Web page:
“I didn’t have my peace today,” my daughter says as we walk into the house following a delicious, delightful, but overly-long dinner out with friends. She doesn’t mean “piece” like the piece of candy I first imagine, but rather “peace and quiet.” She explains this to me as if I am ten. I understand it as if I am eighty.
No kidding, Petunia. Neither did I.
She reaches for her Leapster. Although she may tell you haughtily that she has outgrown it, she does use it – primarily as a stand-in for the DSI she so desperately wants. Just wait, Child. You’re celebrating a birthday next week … Don’t you know yet that your present is a DSI? I wonder if it’s screen-time she wants, or downtime. Are they one and the same?
A week ago, she promised that mornings would go more smoothly if I woke her fifteen minutes early to spend time in bed quietly reading before getting ready for school. I was doubtful, but she knew. Is reading in bed also peace?
A month ago, I began waking fifteen minutes ahead of my family in order to open my day with a quiet shower – that is, a shower with the sounds of water pit-pattering against the sides of the tub, the sound of my own breathing and ever so quietly, ever so occasionally, the sound of my very own voice singing. I never articulated this change in routine, nor the reasons behind it, and neither my daughter nor my partner commented. But they did notice.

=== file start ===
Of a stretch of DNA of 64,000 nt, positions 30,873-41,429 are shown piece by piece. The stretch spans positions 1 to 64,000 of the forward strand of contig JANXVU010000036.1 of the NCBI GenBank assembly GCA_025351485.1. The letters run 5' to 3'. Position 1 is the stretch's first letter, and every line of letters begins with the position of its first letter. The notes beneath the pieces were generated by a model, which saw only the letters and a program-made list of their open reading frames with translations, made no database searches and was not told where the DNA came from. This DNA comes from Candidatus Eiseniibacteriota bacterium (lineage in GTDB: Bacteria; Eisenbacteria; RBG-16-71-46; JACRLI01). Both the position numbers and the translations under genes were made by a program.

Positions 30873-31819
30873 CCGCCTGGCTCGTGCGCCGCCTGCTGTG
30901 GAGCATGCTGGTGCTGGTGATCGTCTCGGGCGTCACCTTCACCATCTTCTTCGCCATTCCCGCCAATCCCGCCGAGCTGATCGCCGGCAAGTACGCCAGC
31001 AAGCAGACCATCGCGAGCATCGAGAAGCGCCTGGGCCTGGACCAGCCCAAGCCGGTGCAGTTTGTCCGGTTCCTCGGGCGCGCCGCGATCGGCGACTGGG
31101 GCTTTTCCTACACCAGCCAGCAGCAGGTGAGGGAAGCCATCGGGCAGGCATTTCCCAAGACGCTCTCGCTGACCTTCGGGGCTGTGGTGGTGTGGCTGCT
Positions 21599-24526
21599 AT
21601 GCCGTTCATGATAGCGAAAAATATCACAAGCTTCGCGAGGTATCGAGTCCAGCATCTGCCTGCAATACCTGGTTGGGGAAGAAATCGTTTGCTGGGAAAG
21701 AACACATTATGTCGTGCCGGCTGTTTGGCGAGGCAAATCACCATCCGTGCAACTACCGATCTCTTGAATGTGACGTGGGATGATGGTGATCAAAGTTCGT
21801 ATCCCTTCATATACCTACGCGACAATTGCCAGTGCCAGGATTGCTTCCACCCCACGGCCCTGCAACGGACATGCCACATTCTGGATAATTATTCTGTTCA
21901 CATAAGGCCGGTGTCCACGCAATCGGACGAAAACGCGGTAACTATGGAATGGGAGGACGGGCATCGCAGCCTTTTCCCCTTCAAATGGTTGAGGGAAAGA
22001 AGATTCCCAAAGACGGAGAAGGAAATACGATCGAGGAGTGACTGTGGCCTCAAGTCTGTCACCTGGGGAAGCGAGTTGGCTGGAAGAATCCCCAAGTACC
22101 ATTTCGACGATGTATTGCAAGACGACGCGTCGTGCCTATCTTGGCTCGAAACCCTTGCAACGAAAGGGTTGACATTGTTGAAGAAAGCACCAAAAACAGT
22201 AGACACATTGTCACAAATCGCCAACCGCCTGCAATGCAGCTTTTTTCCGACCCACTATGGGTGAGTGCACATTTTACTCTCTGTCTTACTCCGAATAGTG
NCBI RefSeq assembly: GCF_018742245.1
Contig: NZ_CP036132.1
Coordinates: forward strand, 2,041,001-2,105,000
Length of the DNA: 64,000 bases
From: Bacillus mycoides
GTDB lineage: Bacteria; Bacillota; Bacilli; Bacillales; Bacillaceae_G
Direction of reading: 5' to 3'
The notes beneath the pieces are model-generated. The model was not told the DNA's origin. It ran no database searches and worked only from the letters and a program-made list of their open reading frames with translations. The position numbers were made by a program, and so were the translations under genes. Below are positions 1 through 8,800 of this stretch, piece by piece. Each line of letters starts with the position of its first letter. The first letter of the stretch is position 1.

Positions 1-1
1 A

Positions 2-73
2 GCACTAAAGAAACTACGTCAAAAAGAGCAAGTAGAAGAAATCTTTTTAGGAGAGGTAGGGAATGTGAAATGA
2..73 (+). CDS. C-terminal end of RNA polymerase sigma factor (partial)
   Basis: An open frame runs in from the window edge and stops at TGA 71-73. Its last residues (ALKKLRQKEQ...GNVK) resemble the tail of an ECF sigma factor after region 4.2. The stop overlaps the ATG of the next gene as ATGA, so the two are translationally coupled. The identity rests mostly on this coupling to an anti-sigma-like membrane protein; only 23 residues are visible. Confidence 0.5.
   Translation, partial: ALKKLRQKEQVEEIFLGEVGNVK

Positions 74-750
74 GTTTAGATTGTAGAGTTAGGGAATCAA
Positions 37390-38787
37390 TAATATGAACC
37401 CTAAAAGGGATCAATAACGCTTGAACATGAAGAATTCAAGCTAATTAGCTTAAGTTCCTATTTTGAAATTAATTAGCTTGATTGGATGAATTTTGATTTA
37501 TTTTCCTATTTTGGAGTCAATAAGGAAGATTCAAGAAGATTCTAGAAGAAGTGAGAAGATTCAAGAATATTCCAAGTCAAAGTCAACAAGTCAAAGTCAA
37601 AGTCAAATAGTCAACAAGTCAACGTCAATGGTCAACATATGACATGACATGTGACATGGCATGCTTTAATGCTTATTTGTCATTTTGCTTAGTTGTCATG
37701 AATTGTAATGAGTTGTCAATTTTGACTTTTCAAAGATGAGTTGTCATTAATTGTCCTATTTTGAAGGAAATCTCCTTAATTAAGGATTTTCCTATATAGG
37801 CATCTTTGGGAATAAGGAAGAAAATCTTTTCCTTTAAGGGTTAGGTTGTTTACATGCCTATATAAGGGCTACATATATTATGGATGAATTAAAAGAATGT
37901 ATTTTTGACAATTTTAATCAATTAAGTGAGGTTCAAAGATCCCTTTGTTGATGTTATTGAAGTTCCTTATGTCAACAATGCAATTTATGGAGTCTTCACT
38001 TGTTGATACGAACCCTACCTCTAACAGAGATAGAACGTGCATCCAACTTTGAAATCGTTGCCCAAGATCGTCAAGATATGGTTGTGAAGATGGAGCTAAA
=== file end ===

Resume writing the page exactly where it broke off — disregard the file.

Patterns in families evolve. Morning rituals, evening rituals, homework, dinner, baths, showers. They shift, both with intent and without.
Mirrors and motion. Like mother, like daughter.
Find the peace. What is it, and where in my day does it belong?
I tend to think of peace – personal peace, not sociopolitical peace, not Todd Parr peace, but simple, daily peace – in long stretches, like road tripping down a tree-lined highway, or kayaking along a meandering river, like a book bursting with images or velvet words… like an hour on the back deck with the love of my life. Before settling into family life, I lived alone; I spent hours on the phone. This was its own kind of peace.
Lately, I find peace in the slant of sunlight through our front windows or in a ten-minute break between chores, wafting upwards like steam from my morning coffee. Now peace can be a family walk around the block with our dogs in the evening, or a simple lavender bath. Without my peace, I become irritable, anxious, curt, demanding. I lose my empathy.
So why is peace not a ritual like making the bed, setting the table, packing and unpacking our bags for the day? Why is it expendable?
When my daughter takes her Leapster off the shelf and turns it on, she knows it’s time for bed. It’s why she complains. She wants downtime, quiet time, time for herself before ending her day. Or maybe she just wants to play a video game.
“Let’s not go out to dinner on a school night again,” I suggest to my partner after our young one has gone to bed.
“Okay,” she agrees. We’ll eat dinner at home for two weeks, and see how it goes.
Saying your peace, making the time. Simple or not so simple?
What’s your peace, and how do you make the time?